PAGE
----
Wood Architecture & Design
Originally built between the 7th century and 8th century AD, the Buddhist temple complex of Hōryū-Ji near Nara, Japan, is generally considered to comprise the oldest wooden buildings in the world; photo: Jim Thoburn
Wood is probably the first construction material used by human beings.
Especially in those areas in which stone is a rare resource, timber architecture has been developed for centuries in the most diverse and ingenious forms and techniques.
Timber is a lightweight, robust, elastic, cheap, and ubiquitous material to build with.
From ancient Greece (perhaps not all know that the forms of the classic Greek temples were actually a sort of “petrified” version of a preceding wooden architecture) to traditional Chinese temples, from Venetian monumental timber vaults to American balloon framing, wood has been the preferred construction material of civilizations in the whole planet since the dawn of mankind.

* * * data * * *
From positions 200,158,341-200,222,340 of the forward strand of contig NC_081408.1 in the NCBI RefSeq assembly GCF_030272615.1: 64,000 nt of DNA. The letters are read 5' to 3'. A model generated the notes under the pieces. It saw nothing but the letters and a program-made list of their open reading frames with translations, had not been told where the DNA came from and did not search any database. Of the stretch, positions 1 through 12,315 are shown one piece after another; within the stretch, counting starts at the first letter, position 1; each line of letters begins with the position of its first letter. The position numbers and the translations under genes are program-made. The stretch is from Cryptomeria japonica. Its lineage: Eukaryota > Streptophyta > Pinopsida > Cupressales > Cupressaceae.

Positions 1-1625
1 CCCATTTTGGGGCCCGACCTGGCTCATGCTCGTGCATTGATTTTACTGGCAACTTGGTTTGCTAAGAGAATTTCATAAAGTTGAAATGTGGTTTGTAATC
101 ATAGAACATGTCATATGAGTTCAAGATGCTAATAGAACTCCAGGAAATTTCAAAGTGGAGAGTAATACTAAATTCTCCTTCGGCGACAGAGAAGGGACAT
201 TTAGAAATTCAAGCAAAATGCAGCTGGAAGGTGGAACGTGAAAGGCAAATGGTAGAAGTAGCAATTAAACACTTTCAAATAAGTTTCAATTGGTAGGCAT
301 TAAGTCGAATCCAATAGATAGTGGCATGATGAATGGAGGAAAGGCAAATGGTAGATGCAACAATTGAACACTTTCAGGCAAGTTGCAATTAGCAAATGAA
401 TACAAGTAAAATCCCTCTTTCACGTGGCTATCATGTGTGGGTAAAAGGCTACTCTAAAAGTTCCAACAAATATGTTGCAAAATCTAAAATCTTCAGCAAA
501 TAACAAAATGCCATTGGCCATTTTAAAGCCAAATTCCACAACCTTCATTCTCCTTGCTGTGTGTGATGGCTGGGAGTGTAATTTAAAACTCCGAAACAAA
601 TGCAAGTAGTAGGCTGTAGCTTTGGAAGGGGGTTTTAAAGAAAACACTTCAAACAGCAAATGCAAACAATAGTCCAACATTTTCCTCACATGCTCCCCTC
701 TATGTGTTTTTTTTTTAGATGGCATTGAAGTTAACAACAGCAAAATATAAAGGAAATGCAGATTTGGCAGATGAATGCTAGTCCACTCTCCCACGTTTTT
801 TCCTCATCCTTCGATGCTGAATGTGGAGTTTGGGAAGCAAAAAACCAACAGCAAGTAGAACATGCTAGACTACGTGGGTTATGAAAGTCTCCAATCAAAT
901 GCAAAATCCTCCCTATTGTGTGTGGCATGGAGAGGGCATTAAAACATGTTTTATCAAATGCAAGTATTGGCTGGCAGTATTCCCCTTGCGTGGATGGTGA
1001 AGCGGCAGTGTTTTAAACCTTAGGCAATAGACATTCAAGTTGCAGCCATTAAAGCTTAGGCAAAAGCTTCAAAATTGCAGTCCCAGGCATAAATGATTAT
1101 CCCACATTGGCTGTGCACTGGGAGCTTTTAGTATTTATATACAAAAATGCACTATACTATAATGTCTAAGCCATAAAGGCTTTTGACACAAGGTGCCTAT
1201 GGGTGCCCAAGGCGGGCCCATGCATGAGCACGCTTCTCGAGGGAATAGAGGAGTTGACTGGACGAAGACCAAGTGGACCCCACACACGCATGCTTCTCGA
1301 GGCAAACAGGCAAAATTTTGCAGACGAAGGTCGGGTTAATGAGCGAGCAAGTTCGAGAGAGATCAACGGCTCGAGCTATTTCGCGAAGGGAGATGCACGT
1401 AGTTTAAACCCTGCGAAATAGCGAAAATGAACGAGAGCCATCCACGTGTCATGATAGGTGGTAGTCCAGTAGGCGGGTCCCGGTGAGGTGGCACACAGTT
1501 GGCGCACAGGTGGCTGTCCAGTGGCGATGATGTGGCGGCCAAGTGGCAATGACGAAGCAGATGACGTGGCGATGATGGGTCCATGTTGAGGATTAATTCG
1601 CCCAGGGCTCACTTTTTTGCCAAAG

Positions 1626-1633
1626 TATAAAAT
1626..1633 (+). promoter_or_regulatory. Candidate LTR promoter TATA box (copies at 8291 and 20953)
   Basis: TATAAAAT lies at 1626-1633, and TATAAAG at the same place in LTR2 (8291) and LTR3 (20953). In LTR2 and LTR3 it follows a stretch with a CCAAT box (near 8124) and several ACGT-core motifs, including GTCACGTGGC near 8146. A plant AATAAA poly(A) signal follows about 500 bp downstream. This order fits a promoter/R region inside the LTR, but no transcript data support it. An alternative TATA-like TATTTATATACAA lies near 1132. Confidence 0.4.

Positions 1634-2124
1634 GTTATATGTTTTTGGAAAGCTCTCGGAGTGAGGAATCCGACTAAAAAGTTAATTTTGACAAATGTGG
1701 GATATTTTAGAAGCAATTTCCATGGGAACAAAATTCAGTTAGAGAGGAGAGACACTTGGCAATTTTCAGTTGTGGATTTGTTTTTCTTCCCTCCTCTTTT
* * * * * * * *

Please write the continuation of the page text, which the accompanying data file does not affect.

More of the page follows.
The great hull-shaped wooden vault of the Palazzo della Ragione in Padua, designed by architect Giovanni degli Eremitani in 1306; photo courtesy of Expo Veneto
The Leigh Court ten-bay cruck-framed barn in Leigh, England, built ca. 1325; photo courtesy of English Heritage
Built in the 15th century using traditional ship-building techniques, the Saint Catherine’s Church in Honfleur, France, is one of the most remarkable examples of wooden religious buildings; photo: Cristiano Oliveira
Balloon frame house under construction, Omaha Reservation, Nebraska, 1877. Photo by William Henry Jackson; The National Anthropological Archives, Smithsonian Institution
Yet, in the early 20th century most modern architects were eager to use more “evolved” materials, such as reinforced concrete, and steel, with few exceptions such as in Japanese and Finnish architecture.
In the last years, the quest for sustainable building solutions and the growing consensus toward bio-architecture have helped a revamp of wooden buildings and furniture, though in contemporary forms, as well as the development of innovative and advanced wood harvesting, manufacturing, and design techniques.
We present here a collection of the most interesting and inspirational examples of timber architecture – of any size, from tiny to gigantic – as well as of product and furniture design we are featuring on Inexhibit.
Cover image: the Pavilion of China at EXPO Milan 2015; photo: Inexhibit